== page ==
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Hello, Goodbye

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So, my phone died.  

I realize that this is something that has happened to almost everyone, but until last night, it had never happened to me.  My phones don’t die.  Instead, they just get older and slower and glitchier until I finally tuck them away in a drawer and replace them with a newer model. 

I always secretly suspected that I have some sort of iPhone charm that protects me from the minor inconveniences suffered by everyone else whose Tweets and status updates I’ve over the years seen frantically proclaiming, ‘Broken/lost phone! AAAAGGGGHHHHH!’ And I even more secretly suspected that this charm was indicative of a larger universal favor, in much the same way my cousin and I sometimes congratulate each other for being the only two members of our known family to have never required either orthodontia or corrective eyewear, as though our straight teeth and 20/20 vision are tokens of some kind of genetic superiority.  In short, I thought I was maybe a little bit magic.  

But all that came crashing down last night when my phone’s screen flickered into an impenetrable gray slab and I was forced to face the traumatizing reality that I am maybe Just Like Everyone Else.  Worse, in fact.  Because Everyone Else has an iPhone.  And I, at the moment, do not.

Though my phone has been dead less than a day, I have learned a lot about myself in that time.  Here now is just a brief list of some basic necessities of modern human life that it turns out I do not actually possess: 

  • alarm clock
  • flashlight
  • kitchen timer
  • calculator
  • sense of direction
  • short-term memory

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Everything has already been said and done. But, then, if this is so, why do we need more poems in the world? I once read a Jane Hirshfield interview where she said something quite wonderful. She essentially said we have to keep writing because it’s every generation’s job to put in the present vernacular poems that are called upon for rites of passage, such as poems read at weddings or funerals. I hadn’t thought of this before. Your ordinary citizen should be able to go to the library and find a poem written in the current vernacular, and the responsibility for every generation of writers is to make this possible. We must, then, rewrite everything that has ever been written in the current vernacular, which is really what the evolution of literature is all about. Nothing new gets said but the vernacular keeps changing.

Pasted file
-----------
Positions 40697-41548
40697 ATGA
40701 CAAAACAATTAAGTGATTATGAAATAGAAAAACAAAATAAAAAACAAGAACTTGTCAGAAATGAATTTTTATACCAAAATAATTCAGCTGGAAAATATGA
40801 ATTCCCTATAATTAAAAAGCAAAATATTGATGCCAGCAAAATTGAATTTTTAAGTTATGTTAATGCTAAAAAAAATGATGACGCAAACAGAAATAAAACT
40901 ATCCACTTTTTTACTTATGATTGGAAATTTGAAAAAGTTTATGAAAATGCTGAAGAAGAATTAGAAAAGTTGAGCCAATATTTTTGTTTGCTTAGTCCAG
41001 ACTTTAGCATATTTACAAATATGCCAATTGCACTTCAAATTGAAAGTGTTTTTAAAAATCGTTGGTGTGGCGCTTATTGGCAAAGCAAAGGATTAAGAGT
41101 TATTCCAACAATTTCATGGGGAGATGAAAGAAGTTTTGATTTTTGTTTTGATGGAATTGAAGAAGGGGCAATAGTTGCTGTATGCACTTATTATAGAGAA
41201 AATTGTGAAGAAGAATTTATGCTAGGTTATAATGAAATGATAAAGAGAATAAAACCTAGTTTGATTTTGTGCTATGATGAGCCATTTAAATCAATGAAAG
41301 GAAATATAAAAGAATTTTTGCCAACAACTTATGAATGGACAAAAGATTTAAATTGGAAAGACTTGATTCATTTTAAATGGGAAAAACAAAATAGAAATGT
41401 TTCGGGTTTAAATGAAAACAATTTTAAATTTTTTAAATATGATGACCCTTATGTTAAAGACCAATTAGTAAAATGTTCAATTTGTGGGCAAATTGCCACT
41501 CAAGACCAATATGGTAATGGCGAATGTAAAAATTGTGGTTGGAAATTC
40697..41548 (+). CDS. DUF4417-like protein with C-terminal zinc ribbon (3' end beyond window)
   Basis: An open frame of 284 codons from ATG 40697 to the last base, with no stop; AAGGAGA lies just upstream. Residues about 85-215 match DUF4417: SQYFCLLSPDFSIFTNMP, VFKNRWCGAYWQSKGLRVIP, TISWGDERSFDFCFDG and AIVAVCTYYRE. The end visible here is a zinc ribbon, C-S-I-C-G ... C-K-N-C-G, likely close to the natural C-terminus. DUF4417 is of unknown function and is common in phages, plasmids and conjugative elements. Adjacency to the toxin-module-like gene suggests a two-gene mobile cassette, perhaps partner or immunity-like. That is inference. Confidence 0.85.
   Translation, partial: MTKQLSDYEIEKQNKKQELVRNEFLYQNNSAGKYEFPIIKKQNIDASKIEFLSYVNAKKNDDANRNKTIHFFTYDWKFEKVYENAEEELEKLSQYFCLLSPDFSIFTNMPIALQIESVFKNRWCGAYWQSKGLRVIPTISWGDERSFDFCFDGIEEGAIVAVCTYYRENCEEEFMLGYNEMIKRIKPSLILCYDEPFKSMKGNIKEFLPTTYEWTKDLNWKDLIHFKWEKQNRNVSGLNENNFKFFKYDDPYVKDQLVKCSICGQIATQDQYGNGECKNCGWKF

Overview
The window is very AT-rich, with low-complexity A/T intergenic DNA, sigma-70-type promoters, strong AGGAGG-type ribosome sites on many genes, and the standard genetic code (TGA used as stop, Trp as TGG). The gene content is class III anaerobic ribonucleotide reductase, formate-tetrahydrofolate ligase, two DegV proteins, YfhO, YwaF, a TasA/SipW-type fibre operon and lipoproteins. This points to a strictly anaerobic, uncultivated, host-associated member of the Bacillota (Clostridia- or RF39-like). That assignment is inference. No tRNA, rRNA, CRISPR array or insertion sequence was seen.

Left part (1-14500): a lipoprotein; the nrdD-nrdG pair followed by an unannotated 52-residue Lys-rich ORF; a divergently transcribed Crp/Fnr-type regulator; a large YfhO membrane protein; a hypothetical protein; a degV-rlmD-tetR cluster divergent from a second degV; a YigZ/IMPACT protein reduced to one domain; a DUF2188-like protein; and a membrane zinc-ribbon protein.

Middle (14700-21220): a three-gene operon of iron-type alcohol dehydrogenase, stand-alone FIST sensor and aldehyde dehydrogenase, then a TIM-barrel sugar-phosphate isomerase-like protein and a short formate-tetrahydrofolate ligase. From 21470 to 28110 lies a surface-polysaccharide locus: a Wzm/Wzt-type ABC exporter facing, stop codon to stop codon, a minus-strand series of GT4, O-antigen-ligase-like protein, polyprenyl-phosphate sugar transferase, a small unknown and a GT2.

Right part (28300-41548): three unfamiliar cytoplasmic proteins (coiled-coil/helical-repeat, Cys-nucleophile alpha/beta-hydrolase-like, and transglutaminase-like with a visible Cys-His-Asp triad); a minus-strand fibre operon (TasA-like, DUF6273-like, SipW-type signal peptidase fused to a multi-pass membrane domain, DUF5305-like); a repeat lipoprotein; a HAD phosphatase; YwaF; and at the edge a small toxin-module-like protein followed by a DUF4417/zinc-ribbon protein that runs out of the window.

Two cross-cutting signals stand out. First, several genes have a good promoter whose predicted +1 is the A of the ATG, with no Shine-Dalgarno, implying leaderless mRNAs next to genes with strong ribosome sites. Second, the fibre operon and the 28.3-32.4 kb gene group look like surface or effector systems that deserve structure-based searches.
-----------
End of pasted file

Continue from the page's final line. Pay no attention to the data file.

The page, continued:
Mary Ruefle (via austinkleon)

Beyoncé isn’t Beyoncé because she reads comments on the Internet. Beyoncé is in Ibiza, wearing a stomach necklace, walking hand in hand with her hot boyfriend. She’s going on the yacht and having a mimosa. She’s not reading shitty comments about herself on the Internet, and we shouldn’t either. I just think, Would Beyoncé be reading this? No, she would just delete it or somebody would delete it for her. What I really need to do is close the computer and then talk back to that voice and say, Fuck you. I don’t give a shit what you think. I’m Beyoncé. I’m going to Ibiza with Jay-Z now, fuck off. Being criticized is part of the job, but seeking it out isn’t. That’s our piece to let go.

Kathleen Hanna 

I endorse this philosophy.

(via jamiatt)

"Forgiveness. The ability to forgive oneself. Stop here for a few breaths and think about this, because it is the key to making art and very possibly the key to finding any semblance of happiness in life. Every time I have set out to translate the book (or story, or hopelessly long essay) that exists in such brilliant detail on the big screen of my limbic system onto a piece of paper (which, let’s face it, was once a towering tree crowned with leaves and a home to birds), I grieve for my own lack of talent and intelligence. Every. Single. Time. Were I smarter, more gifted, I could pin down a closer facsimile of the wonders I see. I believe that, more than anything else, this grief of constantly having to face down our own inadequacies is what keeps people from being writers. Forgiveness, therefore, is key. I can’t write the book I want to write, but I can and will write the book I am capable of writing. Again and again throughout the course of my life I will forgive myself."

—Ann Patchett, The Getaway Car

"Poetry is when the author expresses his or her feelings through writing that may or may not mean something to the reader. Many times the author uses a certain format, but different types of poetry use different formats."

From my sixth grade essay on poetry, entitled “Poetry”

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Finishing a book is like having a baby in that it’s messy and exhausting and there are sometimes painkillers involved.  But when you have a baby, so I hear, people gather around to hold your hand and feed you ice chips and tell you, breathe, and, push, and, you’re doing great!  And when you’re finishing a book, you just sit in a room by yourself and cringe and curse and cry.